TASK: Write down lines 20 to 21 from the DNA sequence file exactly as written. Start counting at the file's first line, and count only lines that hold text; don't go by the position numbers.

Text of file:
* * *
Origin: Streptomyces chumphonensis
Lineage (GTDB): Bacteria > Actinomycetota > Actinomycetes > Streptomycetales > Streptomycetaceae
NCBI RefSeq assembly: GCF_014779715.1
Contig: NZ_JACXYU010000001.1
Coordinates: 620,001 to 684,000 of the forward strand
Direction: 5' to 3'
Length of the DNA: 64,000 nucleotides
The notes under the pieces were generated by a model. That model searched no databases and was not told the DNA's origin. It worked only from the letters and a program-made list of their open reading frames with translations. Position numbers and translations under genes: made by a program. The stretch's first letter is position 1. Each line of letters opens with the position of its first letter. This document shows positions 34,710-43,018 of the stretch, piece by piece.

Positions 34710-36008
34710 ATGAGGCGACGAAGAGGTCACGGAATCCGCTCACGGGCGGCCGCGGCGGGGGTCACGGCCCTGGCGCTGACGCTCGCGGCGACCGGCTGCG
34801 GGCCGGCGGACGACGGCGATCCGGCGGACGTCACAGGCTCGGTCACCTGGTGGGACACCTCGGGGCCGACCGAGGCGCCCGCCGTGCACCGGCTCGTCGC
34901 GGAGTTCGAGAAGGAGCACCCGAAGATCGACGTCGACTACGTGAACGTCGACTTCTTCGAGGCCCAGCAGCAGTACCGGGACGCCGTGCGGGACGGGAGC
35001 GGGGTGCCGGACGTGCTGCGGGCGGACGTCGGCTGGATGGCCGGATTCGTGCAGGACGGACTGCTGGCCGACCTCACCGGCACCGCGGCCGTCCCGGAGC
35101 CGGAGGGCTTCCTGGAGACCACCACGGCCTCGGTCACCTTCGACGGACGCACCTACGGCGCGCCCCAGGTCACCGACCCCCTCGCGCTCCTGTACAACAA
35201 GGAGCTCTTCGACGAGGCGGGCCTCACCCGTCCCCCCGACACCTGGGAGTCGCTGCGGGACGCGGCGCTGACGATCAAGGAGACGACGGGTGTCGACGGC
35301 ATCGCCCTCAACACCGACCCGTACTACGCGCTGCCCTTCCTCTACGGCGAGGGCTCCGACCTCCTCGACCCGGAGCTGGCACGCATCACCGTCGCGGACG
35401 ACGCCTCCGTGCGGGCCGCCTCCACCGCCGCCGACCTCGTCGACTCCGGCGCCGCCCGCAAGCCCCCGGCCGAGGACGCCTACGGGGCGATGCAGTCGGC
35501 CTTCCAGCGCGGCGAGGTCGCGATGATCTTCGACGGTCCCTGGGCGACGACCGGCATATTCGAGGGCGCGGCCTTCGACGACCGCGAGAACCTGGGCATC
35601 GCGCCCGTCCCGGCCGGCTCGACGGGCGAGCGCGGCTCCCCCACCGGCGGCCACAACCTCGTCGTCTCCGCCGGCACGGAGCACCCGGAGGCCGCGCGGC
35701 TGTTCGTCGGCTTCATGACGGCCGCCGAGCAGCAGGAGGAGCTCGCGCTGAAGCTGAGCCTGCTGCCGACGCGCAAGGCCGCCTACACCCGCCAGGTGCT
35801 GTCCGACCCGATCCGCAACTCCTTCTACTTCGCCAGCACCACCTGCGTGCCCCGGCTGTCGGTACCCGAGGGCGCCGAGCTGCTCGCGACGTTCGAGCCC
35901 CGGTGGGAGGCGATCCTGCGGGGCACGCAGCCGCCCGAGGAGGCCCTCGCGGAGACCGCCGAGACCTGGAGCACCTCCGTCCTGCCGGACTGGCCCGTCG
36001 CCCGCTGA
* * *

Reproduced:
35701 TGTTCGTCGGCTTCATGACGGCCGCCGAGCAGCAGGAGGAGCTCGCGCTGAAGCTGAGCCTGCTGCCGACGCGCAAGGCCGCCTACACCCGCCAGGTGCT
35801 GTCCGACCCGATCCGCAACTCCTTCTACTTCGCCAGCACCACCTGCGTGCCCCGGCTGTCGGTACCCGAGGGCGCCGAGCTGCTCGCGACGTTCGAGCCC